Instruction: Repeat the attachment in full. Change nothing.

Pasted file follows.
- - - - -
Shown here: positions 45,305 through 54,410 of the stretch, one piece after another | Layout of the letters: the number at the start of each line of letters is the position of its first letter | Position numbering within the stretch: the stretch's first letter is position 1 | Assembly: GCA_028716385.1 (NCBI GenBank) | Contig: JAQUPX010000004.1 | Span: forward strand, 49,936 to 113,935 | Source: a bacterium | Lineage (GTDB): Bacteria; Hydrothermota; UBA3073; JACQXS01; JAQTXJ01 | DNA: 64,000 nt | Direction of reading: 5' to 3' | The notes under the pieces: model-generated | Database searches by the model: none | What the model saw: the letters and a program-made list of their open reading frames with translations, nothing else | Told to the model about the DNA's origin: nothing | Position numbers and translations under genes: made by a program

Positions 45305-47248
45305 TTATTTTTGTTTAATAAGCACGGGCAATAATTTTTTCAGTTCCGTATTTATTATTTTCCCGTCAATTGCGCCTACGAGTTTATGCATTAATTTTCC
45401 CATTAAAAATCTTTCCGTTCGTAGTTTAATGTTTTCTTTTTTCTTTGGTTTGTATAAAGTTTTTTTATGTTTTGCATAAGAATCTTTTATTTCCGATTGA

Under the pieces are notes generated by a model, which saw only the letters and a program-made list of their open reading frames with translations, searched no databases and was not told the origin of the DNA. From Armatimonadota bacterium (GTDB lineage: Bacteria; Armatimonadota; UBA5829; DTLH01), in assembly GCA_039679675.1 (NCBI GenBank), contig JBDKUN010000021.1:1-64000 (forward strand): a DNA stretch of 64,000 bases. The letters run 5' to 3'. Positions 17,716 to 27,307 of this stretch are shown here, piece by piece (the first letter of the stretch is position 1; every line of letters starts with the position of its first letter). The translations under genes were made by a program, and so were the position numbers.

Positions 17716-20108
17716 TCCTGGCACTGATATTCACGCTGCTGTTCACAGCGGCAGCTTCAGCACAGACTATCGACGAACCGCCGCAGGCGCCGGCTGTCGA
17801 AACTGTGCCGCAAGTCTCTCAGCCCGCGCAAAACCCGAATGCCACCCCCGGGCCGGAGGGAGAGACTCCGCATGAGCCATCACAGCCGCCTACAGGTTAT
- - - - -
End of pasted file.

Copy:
Shown here: positions 45,305 through 54,410 of the stretch, one piece after another | Layout of the letters: the number at the start of each line of letters is the position of its first letter | Position numbering within the stretch: the stretch's first letter is position 1 | Assembly: GCA_028716385.1 (NCBI GenBank) | Contig: JAQUPX010000004.1 | Span: forward strand, 49,936 to 113,935 | Source: a bacterium | Lineage (GTDB): Bacteria; Hydrothermota; UBA3073; JACQXS01; JAQTXJ01 | DNA: 64,000 nt | Direction of reading: 5' to 3' | The notes under the pieces: model-generated | Database searches by the model: none | What the model saw: the letters and a program-made list of their open reading frames with translations, nothing else | Told to the model about the DNA's origin: nothing | Position numbers and translations under genes: made by a program

Positions 45305-47248
45305 TTATTTTTGTTTAATAAGCACGGGCAATAATTTTTTCAGTTCCGTATTTATTATTTTCCCGTCAATTGCGCCTACGAGTTTATGCATTAATTTTCC
45401 CATTAAAAATCTTTCCGTTCGTAGTTTAATGTTTTCTTTTTTCTTTGGTTTGTATAAAGTTTTTTTATGTTTTGCATAAGAATCTTTTATTTCCGATTGA

Under the pieces are notes generated by a model, which saw only the letters and a program-made list of their open reading frames with translations, searched no databases and was not told the origin of the DNA. From Armatimonadota bacterium (GTDB lineage: Bacteria; Armatimonadota; UBA5829; DTLH01), in assembly GCA_039679675.1 (NCBI GenBank), contig JBDKUN010000021.1:1-64000 (forward strand): a DNA stretch of 64,000 bases. The letters run 5' to 3'. Positions 17,716 to 27,307 of this stretch are shown here, piece by piece (the first letter of the stretch is position 1; every line of letters starts with the position of its first letter). The translations under genes were made by a program, and so were the position numbers.

Positions 17716-20108
17716 TCCTGGCACTGATATTCACGCTGCTGTTCACAGCGGCAGCTTCAGCACAGACTATCGACGAACCGCCGCAGGCGCCGGCTGTCGA
17801 AACTGTGCCGCAAGTCTCTCAGCCCGCGCAAAACCCGAATGCCACCCCCGGGCCGGAGGGAGAGACTCCGCATGAGCCATCACAGCCGCCTACAGGTTAT